Article 4a (2) LMIDV new clarifies that the use of the Nutri-Score label is voluntary. The voluntary use of the Nutri-Score labelling already follows from EU law (Article 35 (1) FIC); making the use of the labelling mandatory would be incompatible with EU law (in particular freedom of movement of goods). Furthermore, Article 4a (3)LMIDV new clarifies that the responsible food business operator must comply with the conditions laid down in the usage regulation when using Nutri-Score and that registration with the trademark proprietor Santé publique France is required. This is done online. It should be noted that the use of the Nutri-Score Logo is free of charge. The legislator has deliberately refrained from implementing provisions reflecting the usage regulation in national law, because, on the one hand, the legislator wanted to avoid pure copying, and, on the other hand, any future changes to the usage regulation would necessitate changes to the national regulation. Finally, to assist economic operators, Article 4a(4) LMIDV new enables the Federal Ministry of Food and Agriculture to publish sample forms concerning the necessary consents of the trademark proprietor Santé publique France in the Federal Gazette and to enable contacting the latter by providing sample forms translated into German.

Trademark and unfair competition law issues in the event of non-compliance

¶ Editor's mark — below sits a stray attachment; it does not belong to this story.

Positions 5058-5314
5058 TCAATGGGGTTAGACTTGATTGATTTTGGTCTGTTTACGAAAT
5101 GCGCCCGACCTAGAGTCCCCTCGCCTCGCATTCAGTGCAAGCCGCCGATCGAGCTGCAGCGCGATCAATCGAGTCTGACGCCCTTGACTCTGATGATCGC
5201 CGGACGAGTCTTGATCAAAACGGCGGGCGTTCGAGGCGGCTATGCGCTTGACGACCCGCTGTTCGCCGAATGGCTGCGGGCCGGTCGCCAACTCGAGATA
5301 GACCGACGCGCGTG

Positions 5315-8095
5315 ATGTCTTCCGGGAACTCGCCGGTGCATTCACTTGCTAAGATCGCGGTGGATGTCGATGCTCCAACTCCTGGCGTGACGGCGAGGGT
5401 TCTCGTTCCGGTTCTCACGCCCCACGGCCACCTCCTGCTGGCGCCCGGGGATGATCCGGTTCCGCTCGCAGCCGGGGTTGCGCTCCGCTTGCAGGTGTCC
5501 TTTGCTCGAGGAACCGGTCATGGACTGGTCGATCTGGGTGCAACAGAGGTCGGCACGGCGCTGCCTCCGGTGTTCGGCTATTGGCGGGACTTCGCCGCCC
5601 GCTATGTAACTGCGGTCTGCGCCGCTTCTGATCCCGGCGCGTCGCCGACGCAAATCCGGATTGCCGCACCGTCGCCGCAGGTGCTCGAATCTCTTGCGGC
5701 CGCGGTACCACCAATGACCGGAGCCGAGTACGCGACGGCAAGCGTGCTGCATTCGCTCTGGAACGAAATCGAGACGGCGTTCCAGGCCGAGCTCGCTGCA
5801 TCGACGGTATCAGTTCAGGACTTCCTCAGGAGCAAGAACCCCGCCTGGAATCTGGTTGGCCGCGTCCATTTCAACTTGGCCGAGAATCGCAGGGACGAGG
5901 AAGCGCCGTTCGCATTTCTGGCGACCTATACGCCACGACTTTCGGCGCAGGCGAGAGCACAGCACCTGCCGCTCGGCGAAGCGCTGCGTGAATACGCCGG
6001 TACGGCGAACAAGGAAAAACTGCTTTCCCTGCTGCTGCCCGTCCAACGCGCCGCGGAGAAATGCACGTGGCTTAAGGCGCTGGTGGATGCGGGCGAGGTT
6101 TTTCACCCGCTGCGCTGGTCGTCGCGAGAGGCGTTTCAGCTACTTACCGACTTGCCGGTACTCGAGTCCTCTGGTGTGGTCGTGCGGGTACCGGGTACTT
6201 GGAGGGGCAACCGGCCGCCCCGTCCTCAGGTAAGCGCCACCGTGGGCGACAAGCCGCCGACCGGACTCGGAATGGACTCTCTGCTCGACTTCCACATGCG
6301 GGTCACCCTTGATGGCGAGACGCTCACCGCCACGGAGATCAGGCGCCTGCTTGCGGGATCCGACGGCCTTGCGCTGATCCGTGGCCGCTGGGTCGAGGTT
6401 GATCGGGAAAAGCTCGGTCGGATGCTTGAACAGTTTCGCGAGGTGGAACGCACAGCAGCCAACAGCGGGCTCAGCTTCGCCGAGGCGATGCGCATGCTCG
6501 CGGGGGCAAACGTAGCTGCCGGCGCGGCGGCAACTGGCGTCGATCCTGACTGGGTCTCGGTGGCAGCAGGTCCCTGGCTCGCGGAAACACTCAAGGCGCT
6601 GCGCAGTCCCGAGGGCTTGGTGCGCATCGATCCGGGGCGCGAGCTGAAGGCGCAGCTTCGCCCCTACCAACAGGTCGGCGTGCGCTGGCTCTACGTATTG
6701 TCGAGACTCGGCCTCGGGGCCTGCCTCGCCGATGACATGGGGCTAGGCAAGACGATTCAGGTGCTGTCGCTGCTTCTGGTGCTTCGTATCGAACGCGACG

The introduction of the Nutri-Score raises a number of legal questions. As already mentioned, it involves the use of a collective mark with the function of providing information about the nutritional values of the foodstuff thus labelled, while at the same time the trademark serves to distinguish a product from products which do not have the Nutri-Score label. This additional nutrition labelling is explicitly voluntary. However, if a food business operator decides to use the Nutri-Score, will he be obliged to label all foods marketed under the same (umbrella) brand? Here, it is useful to take a look at the usage regulation. It stipulates that the registration enabling the use of the Nutri-Score Logo also involves the obligation to use it for all products which the applicant places on the market under the brand(s) registered by him. Both the Nutri-Score FAQ and the German Federal Ministry of Food and Agriculture therefore assume that a company which has voluntarily registered to use the Nutri-Score also undertakes to label all foodstuffs with the Nutri-Score after a transitional period. This, of course, calls into question the voluntary nature of labelling provided for in Article 35 and Article 4a(1) LMIDV. And what happens if a registered company nevertheless takes the liberty of deciding on a case-by-case basis whether or not to use this voluntary label for a particular product?